All thoughts are not created equal—positive and negative thoughts vary in both their number and psychological effect. Statistics show that up to 80% of our thoughts are negative! This equates to an estimated 40,000 negative thoughts per day! Recent studies have shown that excessive negative thinking can damage the neural structures that regulate emotions, memories, and feelings. Our negative thoughts also form the strongest emotional patterns that can color and condition our response to future stimuli.
Minimizing and removing negative thoughts is not easy. We have been programmed by our evolution to have a negative bias towards our environment: our brains are more sensitive and reactive towards negative thoughts and experiences than positive or neutral ones. This has served us well to protect us from physical danger but has the unfortunate side effect of increasing suffering and mental well-being. Fortunately, we have an amazing set of yogic tools to combat negative thinking and promote calm, peace and joy.
Pause ask yourself A basic technique to manage negative thoughts is to simply label thoughts as positive or negative. Start by catching each thought as it arises and feel whether or not those thoughts are serving you. For thoughts that are difficult to see whether or not they are pulling you up, try asking “is this thought helpful or unhelpful?” or “is this thought true or untrue?” When a thought is deemed negative, unhelpful or untrue, use its negative status as a motivation to discard it as quickly as possible and shift your attention to something neutral such as your breath.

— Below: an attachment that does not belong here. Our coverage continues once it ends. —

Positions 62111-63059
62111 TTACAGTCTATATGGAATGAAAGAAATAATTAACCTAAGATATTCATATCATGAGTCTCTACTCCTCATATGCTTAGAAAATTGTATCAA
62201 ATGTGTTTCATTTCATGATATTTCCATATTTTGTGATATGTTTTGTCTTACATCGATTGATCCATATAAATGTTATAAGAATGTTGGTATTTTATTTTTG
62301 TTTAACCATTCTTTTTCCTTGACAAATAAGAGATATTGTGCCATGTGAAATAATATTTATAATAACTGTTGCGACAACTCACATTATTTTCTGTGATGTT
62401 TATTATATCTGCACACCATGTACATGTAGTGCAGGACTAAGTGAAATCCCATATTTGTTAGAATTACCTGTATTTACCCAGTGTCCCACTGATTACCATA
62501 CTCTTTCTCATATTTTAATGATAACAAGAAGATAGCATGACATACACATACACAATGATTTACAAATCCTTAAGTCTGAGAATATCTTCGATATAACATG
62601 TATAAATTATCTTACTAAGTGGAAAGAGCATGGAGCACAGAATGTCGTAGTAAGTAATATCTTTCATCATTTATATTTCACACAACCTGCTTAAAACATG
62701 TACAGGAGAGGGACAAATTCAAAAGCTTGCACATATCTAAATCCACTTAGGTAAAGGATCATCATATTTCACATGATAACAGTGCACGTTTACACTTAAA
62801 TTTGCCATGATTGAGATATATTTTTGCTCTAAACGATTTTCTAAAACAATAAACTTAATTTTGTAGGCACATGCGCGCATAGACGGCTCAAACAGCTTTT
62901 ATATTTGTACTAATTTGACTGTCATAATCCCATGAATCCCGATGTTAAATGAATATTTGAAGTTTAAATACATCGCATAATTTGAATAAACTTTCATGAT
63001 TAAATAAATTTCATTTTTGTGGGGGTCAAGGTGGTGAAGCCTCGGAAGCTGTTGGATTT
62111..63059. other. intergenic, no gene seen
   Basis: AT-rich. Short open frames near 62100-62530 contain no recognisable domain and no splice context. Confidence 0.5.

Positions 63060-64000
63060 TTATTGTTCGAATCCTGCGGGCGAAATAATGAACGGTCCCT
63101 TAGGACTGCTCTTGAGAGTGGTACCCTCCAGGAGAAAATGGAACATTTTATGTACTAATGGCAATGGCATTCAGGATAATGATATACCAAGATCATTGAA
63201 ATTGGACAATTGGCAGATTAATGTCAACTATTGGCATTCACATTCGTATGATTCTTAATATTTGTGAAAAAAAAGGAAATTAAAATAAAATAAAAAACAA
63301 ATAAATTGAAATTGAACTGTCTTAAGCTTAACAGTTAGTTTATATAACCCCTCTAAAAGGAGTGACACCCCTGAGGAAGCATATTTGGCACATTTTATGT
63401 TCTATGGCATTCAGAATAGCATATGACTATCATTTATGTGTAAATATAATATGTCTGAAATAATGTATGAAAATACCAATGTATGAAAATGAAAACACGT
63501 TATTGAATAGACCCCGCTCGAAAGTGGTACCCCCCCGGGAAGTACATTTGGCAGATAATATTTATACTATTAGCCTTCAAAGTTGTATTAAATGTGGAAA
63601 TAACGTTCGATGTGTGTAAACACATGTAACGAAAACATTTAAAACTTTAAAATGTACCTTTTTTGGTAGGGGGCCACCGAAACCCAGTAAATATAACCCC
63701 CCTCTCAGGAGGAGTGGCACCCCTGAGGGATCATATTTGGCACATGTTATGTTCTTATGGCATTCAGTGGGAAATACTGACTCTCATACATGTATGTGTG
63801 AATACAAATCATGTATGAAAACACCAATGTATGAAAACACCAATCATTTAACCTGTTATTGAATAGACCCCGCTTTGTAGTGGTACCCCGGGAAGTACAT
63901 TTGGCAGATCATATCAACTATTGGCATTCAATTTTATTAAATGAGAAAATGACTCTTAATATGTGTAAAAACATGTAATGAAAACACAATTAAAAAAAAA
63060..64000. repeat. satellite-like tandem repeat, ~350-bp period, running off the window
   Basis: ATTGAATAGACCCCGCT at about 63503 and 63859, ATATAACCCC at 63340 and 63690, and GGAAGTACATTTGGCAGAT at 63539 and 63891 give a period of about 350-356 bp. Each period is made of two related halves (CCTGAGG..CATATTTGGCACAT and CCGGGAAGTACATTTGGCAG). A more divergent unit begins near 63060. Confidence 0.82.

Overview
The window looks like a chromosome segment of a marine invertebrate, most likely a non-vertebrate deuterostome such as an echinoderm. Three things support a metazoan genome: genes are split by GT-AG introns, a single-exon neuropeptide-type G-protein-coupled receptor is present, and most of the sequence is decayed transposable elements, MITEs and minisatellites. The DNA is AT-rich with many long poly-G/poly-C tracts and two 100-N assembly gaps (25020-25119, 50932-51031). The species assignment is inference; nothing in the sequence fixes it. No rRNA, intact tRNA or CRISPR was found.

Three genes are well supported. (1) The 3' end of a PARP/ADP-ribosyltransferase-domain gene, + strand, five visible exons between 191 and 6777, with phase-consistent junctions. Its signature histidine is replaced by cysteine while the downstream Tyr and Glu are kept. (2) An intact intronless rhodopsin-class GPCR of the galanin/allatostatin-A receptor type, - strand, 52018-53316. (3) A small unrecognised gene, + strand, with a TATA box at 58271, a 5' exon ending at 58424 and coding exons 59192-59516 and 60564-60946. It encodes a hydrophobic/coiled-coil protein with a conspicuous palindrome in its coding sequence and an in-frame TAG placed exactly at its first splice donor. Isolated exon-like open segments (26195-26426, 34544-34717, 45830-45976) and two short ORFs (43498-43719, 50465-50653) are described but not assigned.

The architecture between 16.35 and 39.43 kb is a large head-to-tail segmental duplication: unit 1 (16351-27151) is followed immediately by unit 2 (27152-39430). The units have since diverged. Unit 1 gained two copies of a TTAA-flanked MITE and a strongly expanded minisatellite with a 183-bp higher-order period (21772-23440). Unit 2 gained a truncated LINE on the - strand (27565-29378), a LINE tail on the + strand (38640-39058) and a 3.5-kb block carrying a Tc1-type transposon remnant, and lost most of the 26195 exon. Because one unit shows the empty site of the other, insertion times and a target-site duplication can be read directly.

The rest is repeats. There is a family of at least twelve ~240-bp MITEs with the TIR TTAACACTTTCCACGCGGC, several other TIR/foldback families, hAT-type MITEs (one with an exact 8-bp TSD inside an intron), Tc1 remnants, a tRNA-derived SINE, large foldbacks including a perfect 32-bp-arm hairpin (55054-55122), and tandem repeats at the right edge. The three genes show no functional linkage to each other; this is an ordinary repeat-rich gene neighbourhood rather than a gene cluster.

Change your lifestyle to change your mind
As your awareness of the number, type, and quality of your thoughts increases you can then examine the larger patterns of your thoughts. Worry, criticism, guilt, hostility, pessimism, judgment, rumination, and regret are the most common negative thought patterns. Take a moment or two each day to reflect the overall patterns of your recent thoughts. Notice which thought patterns are the most common and which patterns create the stickiest thoughts to let go of.
Remove false projections
Self-criticism and negative self-talk are common negative thinking processes. From a yogic perspective, this is due to the over-identification of ourselves with our ego. Our self-image is inherently flawed, distorted and full of false projections. This self-image can contain both external and internal negative views. Practicing unattachment, inward focus, self-study/contemplation, and devotion are all effective yogic practices to examine, refine and reduce our over-identification with our self-image.